Fantastic Wonder: Harry Potter: A Journey Through A History of Magic

Fantastic Wonder is a series of Fantasy related posts where I discuss different aspects of the genre and the many tropes and plot lines associated with it. Today, I talk about a Harry Potter lore book, A Journey Through A History of Magic.

Fantastic Wonder: Harry Potter: A Journey Through A History of Magic

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So today, I figured we’d do something different and discuss a lore book that recently came out. Sometimes when big lore books on major franchises come out, I’ll talk about them. I love these kinds of books, ever since Hyrule Historia. I’ve grabbed as many as I could over the years and since this is a blog on fantasy and science fiction, I’ll discuss a book based on one of the most iconic franchises in the genre: Harry Potter.

We all know the tale. A young boy living with his evil uncle and aunt is given a chance to go to a school to practice magic. It was every kid’s dream. It’s had many adaptations over the years and a series based on another side series, Fantastic Beasts. This book focuses on the lessons taught at Hogwarts and in addition to the history that couldn’t be told in books, it also has amazing art.

So let’s take a look inside.

What is A Journey Through The History of Magic?

This book is a history book as well as an art book. It focuses on the many subjects taught at Hogwarts and has an inside look at the creation of the series and the many notes J.K. Rowling made. Subjects such as Herbology, Potions, Astronomy, Charms, anything that was featured in the books and movies. It goes pretty in depth too, focusing on art and creatures related to the subject and contains interesting facts that provide a good educational tool for older and younger readers alike.

It even has activities the younger ones can do as well. Some of them are pretty cool and capture the magical feel Harry Potter is known for. For example, kids can try out a banana that’s pre-cut before the peel is even opened. Some of these I would have loved to try when I was a kid.

It also contains facts related to certain subjects. For example, did you know plants move on their own? We don’t see it because they move so slowly that we don’t notice it. Some plants, like the Venus Fly-trap, are quicker. Also, it has history lessons on how the mythological beasts were first known, and where their names came from. And there are many known mythical beasts. Dragons, hippogriffs, mandrakes (a female is called a womandrake, apparently), gnomes (and not the lawn kind), and trolls. The series is known for drawing upon all sorts of mythology and creatures that add to the mystical wonder a kid can have.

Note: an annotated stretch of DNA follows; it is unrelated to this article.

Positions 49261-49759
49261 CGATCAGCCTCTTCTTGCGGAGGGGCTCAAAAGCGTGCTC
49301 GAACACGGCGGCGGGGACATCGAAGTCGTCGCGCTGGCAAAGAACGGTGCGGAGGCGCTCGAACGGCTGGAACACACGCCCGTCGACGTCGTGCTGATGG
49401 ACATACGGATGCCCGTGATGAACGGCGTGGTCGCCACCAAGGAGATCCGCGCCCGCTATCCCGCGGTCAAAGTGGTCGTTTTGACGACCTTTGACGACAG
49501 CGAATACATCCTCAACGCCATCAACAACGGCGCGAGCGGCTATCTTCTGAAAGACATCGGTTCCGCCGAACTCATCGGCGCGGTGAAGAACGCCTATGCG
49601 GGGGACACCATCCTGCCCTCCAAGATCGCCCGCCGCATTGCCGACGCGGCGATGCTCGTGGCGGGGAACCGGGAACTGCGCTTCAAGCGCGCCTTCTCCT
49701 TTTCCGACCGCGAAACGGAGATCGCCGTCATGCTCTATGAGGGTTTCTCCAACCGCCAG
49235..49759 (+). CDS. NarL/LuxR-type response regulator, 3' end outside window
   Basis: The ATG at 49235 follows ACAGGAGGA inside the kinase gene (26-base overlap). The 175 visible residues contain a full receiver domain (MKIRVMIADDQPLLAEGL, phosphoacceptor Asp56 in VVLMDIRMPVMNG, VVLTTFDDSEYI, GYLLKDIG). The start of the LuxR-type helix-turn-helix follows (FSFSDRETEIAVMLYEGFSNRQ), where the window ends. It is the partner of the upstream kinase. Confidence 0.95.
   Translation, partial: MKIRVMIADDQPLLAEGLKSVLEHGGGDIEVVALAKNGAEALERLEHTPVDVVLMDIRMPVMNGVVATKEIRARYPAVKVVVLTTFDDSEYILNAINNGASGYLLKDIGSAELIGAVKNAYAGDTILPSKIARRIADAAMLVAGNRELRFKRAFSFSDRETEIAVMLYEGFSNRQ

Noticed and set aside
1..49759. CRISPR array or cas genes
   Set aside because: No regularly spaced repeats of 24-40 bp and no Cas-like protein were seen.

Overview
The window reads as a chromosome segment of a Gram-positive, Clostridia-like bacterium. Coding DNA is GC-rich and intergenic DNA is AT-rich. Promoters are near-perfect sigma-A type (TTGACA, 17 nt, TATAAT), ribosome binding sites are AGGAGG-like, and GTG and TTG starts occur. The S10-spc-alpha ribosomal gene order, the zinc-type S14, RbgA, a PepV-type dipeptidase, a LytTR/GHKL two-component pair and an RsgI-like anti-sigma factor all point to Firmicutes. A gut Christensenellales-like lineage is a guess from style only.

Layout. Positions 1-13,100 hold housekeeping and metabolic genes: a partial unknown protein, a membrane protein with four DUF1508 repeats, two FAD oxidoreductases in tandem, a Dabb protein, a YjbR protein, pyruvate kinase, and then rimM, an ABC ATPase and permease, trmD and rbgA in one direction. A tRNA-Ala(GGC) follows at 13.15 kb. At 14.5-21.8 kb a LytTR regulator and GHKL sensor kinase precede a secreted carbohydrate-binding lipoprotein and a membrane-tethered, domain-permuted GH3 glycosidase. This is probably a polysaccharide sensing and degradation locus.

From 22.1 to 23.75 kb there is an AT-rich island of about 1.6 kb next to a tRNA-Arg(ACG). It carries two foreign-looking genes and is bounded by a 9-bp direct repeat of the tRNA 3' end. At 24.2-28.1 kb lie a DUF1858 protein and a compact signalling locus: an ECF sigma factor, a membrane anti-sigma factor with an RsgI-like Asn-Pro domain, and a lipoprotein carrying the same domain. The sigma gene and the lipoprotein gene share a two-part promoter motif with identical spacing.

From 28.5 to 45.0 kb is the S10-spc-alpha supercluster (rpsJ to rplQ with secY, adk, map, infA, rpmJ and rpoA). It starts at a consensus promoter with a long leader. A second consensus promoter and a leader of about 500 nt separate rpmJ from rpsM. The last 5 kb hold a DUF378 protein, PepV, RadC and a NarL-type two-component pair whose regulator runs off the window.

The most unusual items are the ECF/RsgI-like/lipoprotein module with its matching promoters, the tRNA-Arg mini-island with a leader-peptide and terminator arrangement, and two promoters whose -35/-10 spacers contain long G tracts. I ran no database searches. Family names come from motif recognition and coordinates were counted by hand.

This book gives a deeper look into the world of Hogwarts and invokes the magic I had when I was a kid. From educational facts to fun activities, this is a book for fans, young and old.

Exclusive Inside Look

In addition to the facts and fun activities, it gives a closer look at the creation of the series using various sources. We have a synopsis, an edited draft, a letter from a publisher’s daughter saying she loved the book, and so much more. It’s a sneak peek that we don’t usually see that often and for any fan, it’s worth owning for this reason. I love behind the scenes stuff, especially for works like this.

Reading the synopsis, it explains the story in detail and provides a wonderful, whimsical look into the series from a publisher’s perspective. There’s even artwork Mrs. Rowling made that shows what the world and the characters looked like (including a few that never made it into the final draft).

This deeper look into how to series was made is worth it since it’s not something That’s talked about often.

Can’t forget about the art

Of course, this is for all intents and purposes and art book. The art is whimsical and captures the original style of the Harry Potter books back when it came out in the early 90s. Many of the full page art of characters like Dumbledore and Professor McGonagall bear a strong resemblance to their movie counterparts (though I wouldn’t be surprised if the movie had some influence on these designs).

While showing them would pose some slight issues since I’d have to scan them in, I’ll suggest picking them up yourself to see what I’m talking about.

Overall thoughts

As a Harry Potter fan myself, I enjoyed this book throughout. It provides a deep look into the history of the series and the same kind of magic and mythology I look for in a fantasy series. If you’re a Harry Potter fan, I’d strongly suggest picking it up. If you’re a fan of art books and lore books as well, I’d suggest it as well.

I love these kinds of books. I’m getting another one on Warcraft that I might talk about at some point, but we’ll see.


That’s all for today. Take care, and remember, the inn is always open.

Got any suggestions for future topics and reviews? Hit me up on my social media channels and let me know your thoughts. I always read the feedback, even if I don’t respond, and every reply counts.

About Steven Capobianco

Steven Capobianco spends his free time imagining himself as a heroic swordsman vigilante. When he's not daydreaming fantastic adventures, he is a Long Island native who spends his time playing video games and watching anime. He has spent a majority of his writing life making fan fiction. He writes middle-grade and sometimes Young Adult fiction about the imaginative journeys to distant lands and realities. His first short story, Do Not Stare Into The Eyes of a Kitsune, goes on sale June 2018.
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